Sending Samples to Mexico–What Are They Hiding?
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Sending Samples to Mexico–What Are They Hiding?

Thursday, October 11, 2012

I recently attended a government-sponsored webinar and was puzzled when I heard the content experts promoting outdated and costly methods of temporarily importing samples into Mexico. There was no mention of using ATA Carnets which has been an acceptable temporary import document into Mexico since May of 2011. Instead, the arcane Mexican temporary import regulations were described as the way to bring samples in Mexico. So I ask myself, "Why would the logistics professionals not mention the ATA Carnet as a viable temporary import option in to Mexico?" Here are the possibilities I came up with, none of which are satisfactory:

Not all samples shipped into Mexico are eligible for an ATA Carnet. This is true. Nothing consumable or combustible or any postal traffic can be put on a carnet. This eliminates all food items and pharmaceuticals. But it still leaves numerous categories of goods that are eligible to enter Mexico as samples using an ATA Carnet.

Carnets are not accepted at every port in Mexico. This is true. However, carnets are accepted in 12 commonly-used ports.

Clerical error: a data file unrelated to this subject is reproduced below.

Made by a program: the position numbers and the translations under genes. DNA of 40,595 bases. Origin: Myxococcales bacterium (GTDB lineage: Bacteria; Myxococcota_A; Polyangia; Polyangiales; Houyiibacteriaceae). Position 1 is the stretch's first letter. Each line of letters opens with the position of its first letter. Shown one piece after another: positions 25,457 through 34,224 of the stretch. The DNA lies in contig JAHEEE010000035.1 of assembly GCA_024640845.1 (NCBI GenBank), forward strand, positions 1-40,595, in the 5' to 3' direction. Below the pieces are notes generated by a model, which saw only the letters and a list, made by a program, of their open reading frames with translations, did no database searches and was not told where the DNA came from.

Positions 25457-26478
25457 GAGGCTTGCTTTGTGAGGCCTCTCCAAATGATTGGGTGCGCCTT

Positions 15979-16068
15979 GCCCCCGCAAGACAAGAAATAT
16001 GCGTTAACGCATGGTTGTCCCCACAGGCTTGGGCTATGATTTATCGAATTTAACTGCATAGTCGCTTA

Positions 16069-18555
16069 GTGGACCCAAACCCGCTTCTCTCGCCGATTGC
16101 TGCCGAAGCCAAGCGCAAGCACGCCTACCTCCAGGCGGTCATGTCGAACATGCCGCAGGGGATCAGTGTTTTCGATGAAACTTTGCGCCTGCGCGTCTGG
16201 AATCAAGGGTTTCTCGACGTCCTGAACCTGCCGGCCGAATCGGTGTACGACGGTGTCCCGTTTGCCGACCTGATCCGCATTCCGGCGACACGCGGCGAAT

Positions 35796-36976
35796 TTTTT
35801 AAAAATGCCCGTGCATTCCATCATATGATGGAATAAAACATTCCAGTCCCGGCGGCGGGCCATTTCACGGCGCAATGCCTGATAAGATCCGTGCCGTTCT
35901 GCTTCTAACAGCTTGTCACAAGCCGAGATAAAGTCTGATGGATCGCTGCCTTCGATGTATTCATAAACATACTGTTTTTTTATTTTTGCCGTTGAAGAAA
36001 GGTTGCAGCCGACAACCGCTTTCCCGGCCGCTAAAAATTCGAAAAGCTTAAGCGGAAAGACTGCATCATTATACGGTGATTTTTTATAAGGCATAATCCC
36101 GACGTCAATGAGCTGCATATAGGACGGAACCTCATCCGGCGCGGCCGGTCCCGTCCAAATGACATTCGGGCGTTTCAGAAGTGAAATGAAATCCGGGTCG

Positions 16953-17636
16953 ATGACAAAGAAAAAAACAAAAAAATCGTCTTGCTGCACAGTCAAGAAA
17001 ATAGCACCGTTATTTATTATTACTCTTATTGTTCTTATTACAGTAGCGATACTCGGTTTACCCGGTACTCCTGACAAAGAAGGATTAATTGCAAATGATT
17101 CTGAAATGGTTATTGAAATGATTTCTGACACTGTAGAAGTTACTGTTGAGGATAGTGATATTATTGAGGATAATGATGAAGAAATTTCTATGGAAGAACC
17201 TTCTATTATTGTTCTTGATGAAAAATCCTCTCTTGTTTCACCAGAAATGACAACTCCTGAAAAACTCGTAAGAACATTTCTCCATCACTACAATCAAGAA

Carnets are fairly new in Mexico and, therefore, are not a reliable temporary import document into Mexico. Hundreds of carnets have been used successfully into Mexico since May 2011.

The 3PL pros don't know about carnets or how easy they are to use. This doesn't seem very professional nor likely but it's possible. We work with numerous Freight Forwarders who are highly knowledgeable and conversant in the use of the ATA Carnet.

The organizers of the event didn't think there was interest in carnets. Not likely. We inquired in advance if carnets would be included in the part of the program called "Sending Samples to Mexico."

There is an advantage to the presenters to NOT mention carnets. I hate to think that the reason is purely profit motive. And I'm not usually a conspiracy theorist. So, you be the judge. Carnets are one of the only, if not the only, import into Mexico that does not require a Mexican customs broker. So a customs broker doesn't make any money if a foreign importer doesn't use a customs broker when he uses a carnet to bring in samples to Mexico. Maybe it's just easier and a little more profitable to go with the status quo?

If you have any other ideas I'd love to hear them. It just doesn't make sense to me.